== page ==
Maybe not. However, plenty of authors can relate stories of receiving all manner of inappropriate content comments and suggestions from fellow writers, writing groups, and free readers. More than a few have been surprised to find actual editors undoing the specific changes these folks made, based on input from their own amateur friends and colleagues.

Plus, these freebie editing options usually cannot compare to the scrutiny, objectivity, and thoroughness a skilled and trained professional editor can provide. In many cases, the expenditure may be well worth it.

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Do you really need an editor for your book manuscript?

Let’s suppose you have finished writing your book. Maybe you are nearly done. At long last, you are polishing the manuscript. Perhaps you’ve spent years giving birth to this work, marked down your memoirs, written your lifelong research, or simply spent the month of November participating in National Novel Writing Month (NaNoWriMo).

Is an editor worth it?

Will you have to come up with hundreds of dollars (or more) to pay an editor to check, correct, and clean up your book before you can send it to a potential publisher?

Publishing plans vary, and so do editorial practices.

Traditional publishers routinely require their own (usually in-house) editorial services before putting books into production. That’s a given. Even so, many authors hire editors to help them whip their works into shape before submitting them to publishers. Often, literary agents suggest this step, or even provide editorial references.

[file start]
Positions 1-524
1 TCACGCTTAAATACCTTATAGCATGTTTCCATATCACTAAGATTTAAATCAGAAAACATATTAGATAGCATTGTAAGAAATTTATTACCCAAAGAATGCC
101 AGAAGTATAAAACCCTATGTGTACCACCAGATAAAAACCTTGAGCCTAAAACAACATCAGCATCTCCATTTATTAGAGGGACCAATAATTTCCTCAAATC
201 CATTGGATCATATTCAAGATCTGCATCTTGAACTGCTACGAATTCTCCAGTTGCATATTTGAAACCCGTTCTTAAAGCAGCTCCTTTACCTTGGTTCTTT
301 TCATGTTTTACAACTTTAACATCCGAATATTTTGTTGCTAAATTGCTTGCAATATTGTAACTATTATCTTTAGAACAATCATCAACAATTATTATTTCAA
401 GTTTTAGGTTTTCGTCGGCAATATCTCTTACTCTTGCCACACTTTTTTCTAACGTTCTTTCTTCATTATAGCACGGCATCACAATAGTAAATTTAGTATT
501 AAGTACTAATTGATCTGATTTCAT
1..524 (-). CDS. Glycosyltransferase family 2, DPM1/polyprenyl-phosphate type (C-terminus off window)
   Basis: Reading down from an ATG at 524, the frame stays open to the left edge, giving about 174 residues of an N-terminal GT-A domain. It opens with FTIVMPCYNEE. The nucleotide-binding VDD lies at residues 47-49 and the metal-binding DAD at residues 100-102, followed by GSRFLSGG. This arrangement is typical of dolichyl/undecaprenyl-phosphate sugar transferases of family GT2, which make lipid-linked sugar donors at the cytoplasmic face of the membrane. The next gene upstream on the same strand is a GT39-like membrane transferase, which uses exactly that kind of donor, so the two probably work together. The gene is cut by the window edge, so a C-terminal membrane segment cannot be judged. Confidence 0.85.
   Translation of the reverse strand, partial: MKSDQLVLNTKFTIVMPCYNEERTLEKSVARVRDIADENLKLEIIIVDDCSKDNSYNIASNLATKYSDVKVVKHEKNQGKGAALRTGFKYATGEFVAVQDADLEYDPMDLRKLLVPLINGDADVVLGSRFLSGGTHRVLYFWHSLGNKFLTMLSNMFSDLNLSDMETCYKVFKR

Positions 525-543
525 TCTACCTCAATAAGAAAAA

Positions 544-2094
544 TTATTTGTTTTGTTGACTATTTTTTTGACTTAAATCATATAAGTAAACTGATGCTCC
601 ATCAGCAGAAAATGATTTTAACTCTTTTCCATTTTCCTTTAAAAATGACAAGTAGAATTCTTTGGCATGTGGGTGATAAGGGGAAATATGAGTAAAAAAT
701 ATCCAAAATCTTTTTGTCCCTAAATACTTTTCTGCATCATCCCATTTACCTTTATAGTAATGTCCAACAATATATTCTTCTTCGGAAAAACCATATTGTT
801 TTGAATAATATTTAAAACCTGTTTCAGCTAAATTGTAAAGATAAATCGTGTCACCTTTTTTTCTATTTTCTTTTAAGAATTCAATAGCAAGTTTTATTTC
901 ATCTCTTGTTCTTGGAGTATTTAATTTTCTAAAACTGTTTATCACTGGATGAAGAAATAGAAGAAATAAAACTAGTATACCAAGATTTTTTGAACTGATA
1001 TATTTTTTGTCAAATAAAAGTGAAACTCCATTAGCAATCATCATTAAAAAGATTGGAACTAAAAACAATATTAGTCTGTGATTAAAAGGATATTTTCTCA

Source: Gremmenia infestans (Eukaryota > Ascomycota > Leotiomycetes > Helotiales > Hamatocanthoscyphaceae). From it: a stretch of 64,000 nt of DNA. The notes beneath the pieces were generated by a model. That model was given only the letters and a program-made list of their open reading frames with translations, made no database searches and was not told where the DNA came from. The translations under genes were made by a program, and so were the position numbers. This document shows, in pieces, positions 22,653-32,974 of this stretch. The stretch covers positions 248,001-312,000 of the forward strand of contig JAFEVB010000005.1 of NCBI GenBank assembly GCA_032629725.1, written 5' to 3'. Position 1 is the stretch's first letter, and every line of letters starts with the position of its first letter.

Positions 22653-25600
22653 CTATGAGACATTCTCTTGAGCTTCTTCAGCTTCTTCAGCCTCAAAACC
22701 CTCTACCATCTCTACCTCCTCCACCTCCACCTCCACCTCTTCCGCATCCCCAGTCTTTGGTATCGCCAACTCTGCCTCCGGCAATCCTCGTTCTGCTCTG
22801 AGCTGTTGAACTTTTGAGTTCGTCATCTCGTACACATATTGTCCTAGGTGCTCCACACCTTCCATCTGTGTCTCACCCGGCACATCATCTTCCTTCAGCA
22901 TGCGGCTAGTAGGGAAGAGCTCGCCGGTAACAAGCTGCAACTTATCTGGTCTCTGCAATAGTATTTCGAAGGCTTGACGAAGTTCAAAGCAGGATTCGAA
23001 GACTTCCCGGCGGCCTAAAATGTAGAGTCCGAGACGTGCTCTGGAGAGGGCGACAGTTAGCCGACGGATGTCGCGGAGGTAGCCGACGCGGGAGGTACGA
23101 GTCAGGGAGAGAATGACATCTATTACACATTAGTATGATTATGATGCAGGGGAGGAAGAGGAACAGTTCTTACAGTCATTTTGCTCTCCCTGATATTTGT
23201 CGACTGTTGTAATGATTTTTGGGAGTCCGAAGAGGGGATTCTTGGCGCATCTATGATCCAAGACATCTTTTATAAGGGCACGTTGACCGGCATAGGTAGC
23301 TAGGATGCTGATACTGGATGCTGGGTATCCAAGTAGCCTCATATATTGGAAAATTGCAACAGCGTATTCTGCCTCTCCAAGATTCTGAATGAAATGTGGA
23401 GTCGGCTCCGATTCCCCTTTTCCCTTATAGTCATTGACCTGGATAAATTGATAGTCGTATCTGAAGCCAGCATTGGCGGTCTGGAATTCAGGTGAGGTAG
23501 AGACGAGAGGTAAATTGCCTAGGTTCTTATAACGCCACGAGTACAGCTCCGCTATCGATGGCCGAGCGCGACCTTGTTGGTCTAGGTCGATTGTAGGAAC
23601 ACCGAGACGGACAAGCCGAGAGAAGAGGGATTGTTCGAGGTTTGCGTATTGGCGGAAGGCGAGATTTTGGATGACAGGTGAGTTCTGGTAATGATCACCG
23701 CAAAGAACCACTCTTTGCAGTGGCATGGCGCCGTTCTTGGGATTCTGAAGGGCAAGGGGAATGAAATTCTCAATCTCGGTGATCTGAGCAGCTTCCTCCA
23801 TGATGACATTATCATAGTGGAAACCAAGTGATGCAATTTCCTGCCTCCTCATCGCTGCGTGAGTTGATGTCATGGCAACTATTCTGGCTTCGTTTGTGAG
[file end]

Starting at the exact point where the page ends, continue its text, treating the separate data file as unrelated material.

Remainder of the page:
Subsidy and vanity publishers may or may not offer editing. Either way, authors generally have to pay for some or all of that part of the process, whether the publishers or the authors actually hire the editors.

Self-publishing plans are collectively a different animal altogether. Most often, self-publishing authors are responsible for making sure their works are print-worthy and ready for publication. Editing one’s own work thoroughly is a difficult prospect (even for those of us who have trained and worked as professional editors). It’s easy to miss mistakes, especially as writers tend to read what we think we have written, rather than what actually appears on the page.

We all have blind spots when we evaluate our own content. Extra input can be helpful. Besides, grammatical and typographical errors can be sneaky!

Does quality count, when it comes to your published book?

Once a book is out there, it lingers long. How important will it be to you, as the by-lined author, that the content is correct? Will you care if your fiction plot rings true, your research is accurate and clearly presented, or your poetry is well constructed? If these things matter to you, then hiring an editor may be the safest bet.